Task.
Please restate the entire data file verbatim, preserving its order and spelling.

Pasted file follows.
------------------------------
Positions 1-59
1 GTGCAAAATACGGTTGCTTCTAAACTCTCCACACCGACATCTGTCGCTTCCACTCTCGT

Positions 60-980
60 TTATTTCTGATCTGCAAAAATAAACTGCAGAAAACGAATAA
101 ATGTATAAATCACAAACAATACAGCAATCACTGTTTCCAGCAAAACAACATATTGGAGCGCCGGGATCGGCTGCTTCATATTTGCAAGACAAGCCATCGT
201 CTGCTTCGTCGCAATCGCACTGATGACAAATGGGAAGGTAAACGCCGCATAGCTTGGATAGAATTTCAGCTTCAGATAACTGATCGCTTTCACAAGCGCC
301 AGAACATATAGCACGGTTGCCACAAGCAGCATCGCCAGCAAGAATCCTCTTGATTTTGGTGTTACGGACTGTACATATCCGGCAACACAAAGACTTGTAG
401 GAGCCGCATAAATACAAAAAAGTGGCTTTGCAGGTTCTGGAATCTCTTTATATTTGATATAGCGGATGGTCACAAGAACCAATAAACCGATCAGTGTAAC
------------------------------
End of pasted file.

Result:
Positions 1-59
1 GTGCAAAATACGGTTGCTTCTAAACTCTCCACACCGACATCTGTCGCTTCCACTCTCGT

Positions 60-980
60 TTATTTCTGATCTGCAAAAATAAACTGCAGAAAACGAATAA
101 ATGTATAAATCACAAACAATACAGCAATCACTGTTTCCAGCAAAACAACATATTGGAGCGCCGGGATCGGCTGCTTCATATTTGCAAGACAAGCCATCGT
201 CTGCTTCGTCGCAATCGCACTGATGACAAATGGGAAGGTAAACGCCGCATAGCTTGGATAGAATTTCAGCTTCAGATAACTGATCGCTTTCACAAGCGCC
301 AGAACATATAGCACGGTTGCCACAAGCAGCATCGCCAGCAAGAATCCTCTTGATTTTGGTGTTACGGACTGTACATATCCGGCAACACAAAGACTTGTAG
401 GAGCCGCATAAATACAAAAAAGTGGCTTTGCAGGTTCTGGAATCTCTTTATATTTGATATAGCGGATGGTCACAAGAACCAATAAACCGATCAGTGTAAC